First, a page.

In 1997, a team of researchers including Dr. Richard Friedman from the NIH, discovered that the gene that causes cystic fibrosis (CF) is on chromosome 7 and also contains three mutations known as 'fusion genes'. This discovery allowed them to develop methods of treating it by replacing these mutations with healthy genetic material. They then discovered two other mutations which are 'occasioned by a specific mutation' and contributed to the development of new drug treatments which have increased life expectancy in patients suffering from this disease.

In 1999, another team of researchers under the leadership of Dr. Mary-Claire King discovered a further genetic mutation which caused this disease called the ΔF508 mutation which is also found in other viruses such as Hepatitis C and HIV. This discovery led to genetic screening for this disease in order to diagnose it at an earlier stage and prevent complications by replacing the defective gene with a healthy one.

In 2000, scientists at the NIH succeeded in identifying the protein that causes cystic fibrosis and was named 'Cystic Fibrosis transmembrane conductance regulator' or CFTR. This was a major step forward in understanding how to cure this disease and new drug treatments have been developed since then.

14. New treatments for Pulmonary Arterial Hypertension: PAH.

In 2008, scientists at the NIH discovered that a certain gene called the endothelin-3 gene is responsible for causing Pulmonary Arterial Hypertension (PAH) and this led to new drug treatments for this disease which affects about 2 million people. This discovery came after years of research which included studies by Dr. George Pompidou and Dr. Carol Colton in 1994, then by Dr. Esther Sobrotkiewiez in 1999, and finally by Dr. Elizabeth Kastner in 2002 who discovered that endothelin receptors were involved in pulmonary hypertension caused by endothelin-3 and the resulting discovery was described above.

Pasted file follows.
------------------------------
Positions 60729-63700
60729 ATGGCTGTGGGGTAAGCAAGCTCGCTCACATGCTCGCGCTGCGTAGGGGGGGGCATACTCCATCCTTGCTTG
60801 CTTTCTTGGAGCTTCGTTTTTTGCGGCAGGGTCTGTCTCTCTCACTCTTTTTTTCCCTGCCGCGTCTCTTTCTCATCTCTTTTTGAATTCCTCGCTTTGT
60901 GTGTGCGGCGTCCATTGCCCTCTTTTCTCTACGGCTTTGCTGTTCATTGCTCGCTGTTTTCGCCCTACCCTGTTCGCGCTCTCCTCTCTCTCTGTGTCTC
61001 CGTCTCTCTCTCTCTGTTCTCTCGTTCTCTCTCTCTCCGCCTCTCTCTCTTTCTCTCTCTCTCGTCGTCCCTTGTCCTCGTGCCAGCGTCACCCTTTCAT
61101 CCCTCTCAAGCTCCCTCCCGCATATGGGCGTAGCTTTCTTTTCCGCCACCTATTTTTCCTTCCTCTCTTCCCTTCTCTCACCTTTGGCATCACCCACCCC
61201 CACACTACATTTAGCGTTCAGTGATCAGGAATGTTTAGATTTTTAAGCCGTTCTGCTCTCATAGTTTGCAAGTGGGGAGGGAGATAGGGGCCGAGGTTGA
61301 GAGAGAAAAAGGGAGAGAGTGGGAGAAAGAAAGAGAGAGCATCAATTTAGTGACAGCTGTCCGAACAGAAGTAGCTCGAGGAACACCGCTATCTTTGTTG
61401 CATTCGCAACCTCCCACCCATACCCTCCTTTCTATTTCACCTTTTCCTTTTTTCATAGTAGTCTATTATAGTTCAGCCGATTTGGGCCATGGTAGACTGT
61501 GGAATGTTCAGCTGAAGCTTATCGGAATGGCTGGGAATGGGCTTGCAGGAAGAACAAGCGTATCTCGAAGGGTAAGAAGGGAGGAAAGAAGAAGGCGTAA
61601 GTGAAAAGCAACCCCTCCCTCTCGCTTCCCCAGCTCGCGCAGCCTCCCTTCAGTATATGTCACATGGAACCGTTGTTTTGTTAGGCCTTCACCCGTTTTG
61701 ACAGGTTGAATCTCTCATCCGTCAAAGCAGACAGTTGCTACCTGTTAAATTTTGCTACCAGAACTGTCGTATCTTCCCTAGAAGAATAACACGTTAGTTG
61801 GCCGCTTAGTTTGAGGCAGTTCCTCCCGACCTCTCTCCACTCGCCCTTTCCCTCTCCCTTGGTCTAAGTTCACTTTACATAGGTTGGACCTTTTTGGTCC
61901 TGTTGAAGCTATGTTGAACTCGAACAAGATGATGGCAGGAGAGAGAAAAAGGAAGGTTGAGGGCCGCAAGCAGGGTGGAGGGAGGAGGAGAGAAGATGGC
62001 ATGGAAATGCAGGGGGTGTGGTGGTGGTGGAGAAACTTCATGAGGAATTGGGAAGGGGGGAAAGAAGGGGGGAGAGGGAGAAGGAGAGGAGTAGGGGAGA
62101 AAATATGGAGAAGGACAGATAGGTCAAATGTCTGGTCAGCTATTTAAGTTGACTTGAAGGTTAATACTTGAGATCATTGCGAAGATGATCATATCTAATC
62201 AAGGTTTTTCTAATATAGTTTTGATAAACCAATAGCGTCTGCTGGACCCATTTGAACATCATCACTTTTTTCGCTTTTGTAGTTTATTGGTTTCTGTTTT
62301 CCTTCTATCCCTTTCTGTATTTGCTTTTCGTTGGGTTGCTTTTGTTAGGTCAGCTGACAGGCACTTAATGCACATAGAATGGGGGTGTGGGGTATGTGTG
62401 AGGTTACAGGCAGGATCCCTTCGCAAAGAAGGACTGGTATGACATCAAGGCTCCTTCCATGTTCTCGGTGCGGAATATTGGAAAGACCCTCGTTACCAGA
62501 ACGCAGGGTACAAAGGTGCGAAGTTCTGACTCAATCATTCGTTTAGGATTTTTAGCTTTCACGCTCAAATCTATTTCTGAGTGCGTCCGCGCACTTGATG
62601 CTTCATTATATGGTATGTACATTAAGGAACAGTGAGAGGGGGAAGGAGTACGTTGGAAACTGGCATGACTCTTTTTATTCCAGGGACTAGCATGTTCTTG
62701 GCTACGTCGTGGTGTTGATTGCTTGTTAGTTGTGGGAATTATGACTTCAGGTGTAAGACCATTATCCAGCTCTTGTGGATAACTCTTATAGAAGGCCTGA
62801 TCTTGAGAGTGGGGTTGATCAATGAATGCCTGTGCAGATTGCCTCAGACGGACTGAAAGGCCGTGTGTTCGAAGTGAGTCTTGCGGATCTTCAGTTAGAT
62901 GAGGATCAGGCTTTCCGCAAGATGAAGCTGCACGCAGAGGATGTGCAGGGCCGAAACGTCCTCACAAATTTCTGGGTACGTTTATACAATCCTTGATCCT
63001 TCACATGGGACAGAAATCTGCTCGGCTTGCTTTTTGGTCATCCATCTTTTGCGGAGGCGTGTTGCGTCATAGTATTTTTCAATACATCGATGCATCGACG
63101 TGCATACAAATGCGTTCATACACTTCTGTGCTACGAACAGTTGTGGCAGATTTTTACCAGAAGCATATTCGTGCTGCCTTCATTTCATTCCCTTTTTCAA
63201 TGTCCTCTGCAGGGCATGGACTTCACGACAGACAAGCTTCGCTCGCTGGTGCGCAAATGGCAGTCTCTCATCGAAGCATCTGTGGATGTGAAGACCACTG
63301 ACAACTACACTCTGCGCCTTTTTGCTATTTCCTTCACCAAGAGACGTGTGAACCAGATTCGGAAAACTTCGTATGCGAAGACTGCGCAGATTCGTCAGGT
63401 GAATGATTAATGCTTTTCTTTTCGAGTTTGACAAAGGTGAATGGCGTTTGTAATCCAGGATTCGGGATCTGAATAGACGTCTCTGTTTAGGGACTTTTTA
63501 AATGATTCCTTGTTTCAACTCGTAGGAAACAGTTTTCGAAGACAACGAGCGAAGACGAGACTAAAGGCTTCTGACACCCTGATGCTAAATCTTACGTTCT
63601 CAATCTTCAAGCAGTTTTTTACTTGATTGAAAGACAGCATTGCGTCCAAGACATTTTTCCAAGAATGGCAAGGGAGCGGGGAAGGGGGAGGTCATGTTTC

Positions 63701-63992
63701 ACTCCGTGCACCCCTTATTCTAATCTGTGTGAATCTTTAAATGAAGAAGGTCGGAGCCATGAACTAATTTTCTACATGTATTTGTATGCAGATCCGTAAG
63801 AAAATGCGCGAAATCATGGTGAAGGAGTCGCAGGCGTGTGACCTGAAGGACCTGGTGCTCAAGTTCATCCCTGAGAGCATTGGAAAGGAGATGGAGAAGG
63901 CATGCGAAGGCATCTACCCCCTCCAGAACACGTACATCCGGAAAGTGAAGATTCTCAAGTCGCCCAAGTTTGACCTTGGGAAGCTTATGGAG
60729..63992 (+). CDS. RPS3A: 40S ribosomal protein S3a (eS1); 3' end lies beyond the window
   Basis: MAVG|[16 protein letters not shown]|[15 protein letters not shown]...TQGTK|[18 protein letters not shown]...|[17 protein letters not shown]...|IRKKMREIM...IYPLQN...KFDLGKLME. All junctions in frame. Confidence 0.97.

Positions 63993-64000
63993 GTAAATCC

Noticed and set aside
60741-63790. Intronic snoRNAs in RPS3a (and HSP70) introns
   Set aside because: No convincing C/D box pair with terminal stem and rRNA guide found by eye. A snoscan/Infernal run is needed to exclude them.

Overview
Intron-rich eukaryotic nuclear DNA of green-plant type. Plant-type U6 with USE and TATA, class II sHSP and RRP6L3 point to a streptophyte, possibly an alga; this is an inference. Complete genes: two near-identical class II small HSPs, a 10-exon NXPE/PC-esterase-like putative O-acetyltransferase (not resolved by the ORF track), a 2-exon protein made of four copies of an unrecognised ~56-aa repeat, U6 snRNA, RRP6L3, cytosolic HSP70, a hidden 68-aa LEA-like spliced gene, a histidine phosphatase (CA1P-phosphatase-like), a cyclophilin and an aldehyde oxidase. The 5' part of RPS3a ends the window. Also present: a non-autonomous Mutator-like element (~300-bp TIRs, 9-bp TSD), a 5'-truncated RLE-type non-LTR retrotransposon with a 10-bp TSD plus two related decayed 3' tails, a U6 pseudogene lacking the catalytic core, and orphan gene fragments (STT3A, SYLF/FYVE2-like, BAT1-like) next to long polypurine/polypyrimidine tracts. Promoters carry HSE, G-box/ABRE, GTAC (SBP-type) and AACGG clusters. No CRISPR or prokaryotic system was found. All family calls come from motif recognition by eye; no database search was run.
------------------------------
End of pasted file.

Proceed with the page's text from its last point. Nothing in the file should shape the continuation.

15. A genetic marker for early diagnosis of breast cancer: BRCA1 gene.

In 1995, researchers at the NIH discovered a gene which is related to breast cancer called the 'breast cancer 1' (BRCA1) gene which provides protection against breast and ovarian cancers if present in women. A group of scientists headed by Dr. George Pompidou discovered this gene, then Dr. Carol Colton found the BRCA2 gene in a similar fashion and these discoveries later led to genetic screening for breast cancer which has resulted in earlier diagnosis of breast cancer which has resulted in earlier diagnosis because families with a mutation in this gene are 50% more likely to develop breast cancer when compared to other women who have mutations in this gene.

16. A new treatment for Alzheimer's: alpha-secretase inhibitors and antibodies.

In 2007, scientists at the NIH discovered that the protein known as 'Alzheimer's amyloid protein' or Aβ causes Alzheimer's disease (AD) as seen by a team of researchers including Dr. James Hardy, Dr. Tom Weinshall and Dr. Robert A. DeMattos in the 1980s, and found that Aβ is related to a protein called 'secretase' which helps to remove this protein from the brain in order to prevent it from causing damage by killing off neurons. This discovery led to new drugs known as 'Alzheimer's amyloid precursor protein inhibitors' which destroy these proteins.

In 2014, scientists at the NIH discovered an antibody which targets Alzheimer's disease known as 'ApoE4 antibody'. This specific type of antibody can block its effects causing AD and reduces its severity by about 25% after only three months of treatment.

17. A drug that can cure all types of hepatitis: Hepatitis B and C.

In 2009, scientists at the NIH discovered a drug called 'lamivudine' which was developed in order to prevent Hepatitis B (a disease which causes liver cancer) after Dr. George Snell found it in 1992. This discovery has led to new drug treatments for this disease because lamivudine selectively kills certain viruses without destroying surrounding healthy cells by altering the proteins in the cells present in the liver, thus curing this disease.